Moving Us Closer To Osler
A Miller Coulson Academy of Clinical Excellence Initiative

Slowing Down at The Bedside


Physically examining your patient takes time and cannot be rushed. Having a methodical approach will help you make accurate assessments when examining patients.

“Dr. Mathur, will I ever reach to the point where I can perform the whole physical exam more quickly?” My student asked during our debriefing session after completing a bedside exam on a standardized patient.


“You finished the exam in half the time given, why would you want to go faster than that?” I asked.


This was a learning opportunity to discuss the importance of gracefully completing bedside physical exams in a timely manner while being mindful of the patient’s needs. The need to be seen and to have your full attention and presence.


Dr. William Osler made patients active participants in the diagnostic process. He spent a lot of time at the bedside teaching students how a patient’s history and physical examine can give key clinical information.


3 things to keep in mind while giving a bedside exam:

1. Slow down.

If we rush through the exam without sufficiently acknowledging the patient’s humanity, it contradicts the reason why we entered the field of medicine. After all, we’re committed to helping others, and one of the simplest ways to show this is through human interaction during the bedside exam. It’s an opportunity to give kind and compassionate care.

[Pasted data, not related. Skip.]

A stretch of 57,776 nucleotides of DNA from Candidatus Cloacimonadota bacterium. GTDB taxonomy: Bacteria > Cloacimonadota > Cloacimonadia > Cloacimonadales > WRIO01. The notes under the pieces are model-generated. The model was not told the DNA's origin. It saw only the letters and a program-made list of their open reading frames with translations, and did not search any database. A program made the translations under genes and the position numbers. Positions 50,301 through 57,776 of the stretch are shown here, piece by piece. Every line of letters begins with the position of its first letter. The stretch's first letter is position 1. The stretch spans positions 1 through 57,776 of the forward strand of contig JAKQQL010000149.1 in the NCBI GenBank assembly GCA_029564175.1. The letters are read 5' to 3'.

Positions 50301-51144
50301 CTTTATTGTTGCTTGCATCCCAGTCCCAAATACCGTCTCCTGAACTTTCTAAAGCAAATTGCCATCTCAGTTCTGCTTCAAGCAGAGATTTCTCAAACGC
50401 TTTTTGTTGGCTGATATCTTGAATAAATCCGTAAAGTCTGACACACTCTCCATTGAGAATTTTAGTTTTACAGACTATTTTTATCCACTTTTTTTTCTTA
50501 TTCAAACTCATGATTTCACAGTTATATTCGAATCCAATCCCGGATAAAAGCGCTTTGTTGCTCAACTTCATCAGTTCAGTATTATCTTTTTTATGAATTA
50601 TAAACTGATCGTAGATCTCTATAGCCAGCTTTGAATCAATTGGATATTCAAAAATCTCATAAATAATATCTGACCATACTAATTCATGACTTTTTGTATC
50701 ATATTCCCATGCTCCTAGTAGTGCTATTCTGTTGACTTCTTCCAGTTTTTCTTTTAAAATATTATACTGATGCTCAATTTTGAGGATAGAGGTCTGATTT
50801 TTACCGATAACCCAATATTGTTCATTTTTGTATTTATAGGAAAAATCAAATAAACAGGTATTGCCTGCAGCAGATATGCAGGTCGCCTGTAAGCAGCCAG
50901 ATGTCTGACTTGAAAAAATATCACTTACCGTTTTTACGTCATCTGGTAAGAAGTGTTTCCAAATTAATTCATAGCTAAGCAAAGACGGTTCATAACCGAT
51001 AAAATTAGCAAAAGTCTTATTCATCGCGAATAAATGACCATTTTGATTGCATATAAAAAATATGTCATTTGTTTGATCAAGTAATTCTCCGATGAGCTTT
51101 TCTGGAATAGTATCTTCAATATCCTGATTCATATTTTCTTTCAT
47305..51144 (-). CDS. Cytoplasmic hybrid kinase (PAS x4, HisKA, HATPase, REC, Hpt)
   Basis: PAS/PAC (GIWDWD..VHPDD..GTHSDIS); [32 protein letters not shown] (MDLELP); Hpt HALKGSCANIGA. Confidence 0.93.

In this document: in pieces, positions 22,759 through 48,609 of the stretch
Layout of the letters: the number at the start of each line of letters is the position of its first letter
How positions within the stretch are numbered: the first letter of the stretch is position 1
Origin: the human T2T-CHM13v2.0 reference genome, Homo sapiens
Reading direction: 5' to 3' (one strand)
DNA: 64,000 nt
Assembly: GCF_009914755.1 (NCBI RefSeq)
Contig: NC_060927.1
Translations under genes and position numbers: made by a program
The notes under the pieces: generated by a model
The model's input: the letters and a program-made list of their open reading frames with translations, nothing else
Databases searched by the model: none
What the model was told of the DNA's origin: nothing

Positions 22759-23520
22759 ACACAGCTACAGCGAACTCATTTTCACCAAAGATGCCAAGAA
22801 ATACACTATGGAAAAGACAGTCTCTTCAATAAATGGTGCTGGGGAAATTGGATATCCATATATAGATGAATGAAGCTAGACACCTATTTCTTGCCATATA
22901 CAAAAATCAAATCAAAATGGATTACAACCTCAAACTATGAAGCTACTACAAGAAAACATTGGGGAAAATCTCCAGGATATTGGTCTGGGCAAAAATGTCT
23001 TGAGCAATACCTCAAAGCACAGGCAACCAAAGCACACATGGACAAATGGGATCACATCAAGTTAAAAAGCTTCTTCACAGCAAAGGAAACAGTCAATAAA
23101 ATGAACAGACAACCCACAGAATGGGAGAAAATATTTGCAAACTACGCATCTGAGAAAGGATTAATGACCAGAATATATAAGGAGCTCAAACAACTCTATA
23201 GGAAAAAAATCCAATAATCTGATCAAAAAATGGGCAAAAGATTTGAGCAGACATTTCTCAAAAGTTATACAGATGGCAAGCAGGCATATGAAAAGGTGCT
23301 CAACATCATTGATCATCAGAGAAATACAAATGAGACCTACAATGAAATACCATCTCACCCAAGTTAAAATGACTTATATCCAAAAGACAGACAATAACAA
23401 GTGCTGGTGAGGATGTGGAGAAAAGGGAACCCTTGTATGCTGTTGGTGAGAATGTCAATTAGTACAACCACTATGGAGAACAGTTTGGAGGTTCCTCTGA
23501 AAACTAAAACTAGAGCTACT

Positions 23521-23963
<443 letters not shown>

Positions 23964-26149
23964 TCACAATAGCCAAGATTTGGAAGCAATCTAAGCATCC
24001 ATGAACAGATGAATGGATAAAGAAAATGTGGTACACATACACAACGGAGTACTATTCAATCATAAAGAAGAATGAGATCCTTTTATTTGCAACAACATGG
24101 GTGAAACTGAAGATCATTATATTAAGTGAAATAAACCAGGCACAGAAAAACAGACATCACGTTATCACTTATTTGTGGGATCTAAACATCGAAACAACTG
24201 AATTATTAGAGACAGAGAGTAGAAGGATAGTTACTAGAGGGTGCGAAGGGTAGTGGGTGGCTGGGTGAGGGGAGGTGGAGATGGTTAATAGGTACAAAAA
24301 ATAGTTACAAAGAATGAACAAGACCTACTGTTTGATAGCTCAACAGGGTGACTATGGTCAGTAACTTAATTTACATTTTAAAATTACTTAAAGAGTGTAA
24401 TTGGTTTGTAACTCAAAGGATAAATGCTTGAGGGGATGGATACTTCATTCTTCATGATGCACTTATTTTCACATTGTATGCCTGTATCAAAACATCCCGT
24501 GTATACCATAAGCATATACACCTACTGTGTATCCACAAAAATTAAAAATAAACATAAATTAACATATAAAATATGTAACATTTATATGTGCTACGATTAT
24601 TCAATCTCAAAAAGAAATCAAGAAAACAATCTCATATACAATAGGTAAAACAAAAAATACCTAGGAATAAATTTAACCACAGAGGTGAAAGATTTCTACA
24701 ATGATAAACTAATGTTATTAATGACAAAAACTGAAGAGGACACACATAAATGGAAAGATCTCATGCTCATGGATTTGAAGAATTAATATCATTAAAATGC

2. Give the patient your full attention and presence.

Be truly present to cultivate the patient-doctor relationship. If there’s no connection between patient and clinician on a human level, it impacts everything from the development of trust and rapport to medication compliance and treatment outcome.


3. Listen and engage with your patient during the exam and use proper exam techniques.

If we’re distracted or rushing through the exam by palpating or auscultating over their gown, patients may feel as though their concerns are being overlooked. Simple steps like preserving patient dignity by being mindful of maintaining proper draping and utilizing footrests can go far. Engage patients by asking them to show you where it hurts while still looking at their facial expressions. We should always share our findings with patients and ask if they have any questions or other concerns.


We must remember that there’s so much more to what we do than just diagnose an illness and provide a cure as quickly as possible. We must lean on our compassion within our interactions and fuse it with all of our medical knowledge. In essence, aligning head, heart, and hands.


This piece expresses the views solely of the author. It does not represent the views of any organization, including Johns Hopkins Medicine.